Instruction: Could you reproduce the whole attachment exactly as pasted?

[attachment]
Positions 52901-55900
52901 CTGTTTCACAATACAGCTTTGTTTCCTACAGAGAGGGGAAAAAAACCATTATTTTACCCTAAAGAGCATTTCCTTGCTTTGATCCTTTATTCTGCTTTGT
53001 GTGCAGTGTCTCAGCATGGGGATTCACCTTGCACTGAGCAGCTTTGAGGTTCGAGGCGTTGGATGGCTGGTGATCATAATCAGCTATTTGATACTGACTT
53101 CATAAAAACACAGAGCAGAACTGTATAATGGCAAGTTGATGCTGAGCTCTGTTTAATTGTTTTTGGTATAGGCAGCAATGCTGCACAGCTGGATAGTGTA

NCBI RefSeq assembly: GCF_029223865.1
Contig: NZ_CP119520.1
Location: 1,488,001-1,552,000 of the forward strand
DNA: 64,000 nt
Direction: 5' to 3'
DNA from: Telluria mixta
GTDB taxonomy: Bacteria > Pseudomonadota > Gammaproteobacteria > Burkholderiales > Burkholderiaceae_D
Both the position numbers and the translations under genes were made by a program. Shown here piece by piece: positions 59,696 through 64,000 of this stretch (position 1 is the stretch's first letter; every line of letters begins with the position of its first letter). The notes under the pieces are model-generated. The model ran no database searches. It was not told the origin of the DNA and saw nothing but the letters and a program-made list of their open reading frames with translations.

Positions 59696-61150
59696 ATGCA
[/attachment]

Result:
Positions 52901-55900
52901 CTGTTTCACAATACAGCTTTGTTTCCTACAGAGAGGGGAAAAAAACCATTATTTTACCCTAAAGAGCATTTCCTTGCTTTGATCCTTTATTCTGCTTTGT
53001 GTGCAGTGTCTCAGCATGGGGATTCACCTTGCACTGAGCAGCTTTGAGGTTCGAGGCGTTGGATGGCTGGTGATCATAATCAGCTATTTGATACTGACTT
53101 CATAAAAACACAGAGCAGAACTGTATAATGGCAAGTTGATGCTGAGCTCTGTTTAATTGTTTTTGGTATAGGCAGCAATGCTGCACAGCTGGATAGTGTA

NCBI RefSeq assembly: GCF_029223865.1
Contig: NZ_CP119520.1
Location: 1,488,001-1,552,000 of the forward strand
DNA: 64,000 nt
Direction: 5' to 3'
DNA from: Telluria mixta
GTDB taxonomy: Bacteria > Pseudomonadota > Gammaproteobacteria > Burkholderiales > Burkholderiaceae_D
Both the position numbers and the translations under genes were made by a program. Shown here piece by piece: positions 59,696 through 64,000 of this stretch (position 1 is the stretch's first letter; every line of letters begins with the position of its first letter). The notes under the pieces are model-generated. The model ran no database searches. It was not told the origin of the DNA and saw nothing but the letters and a program-made list of their open reading frames with translations.

Positions 59696-61150
59696 ATGCA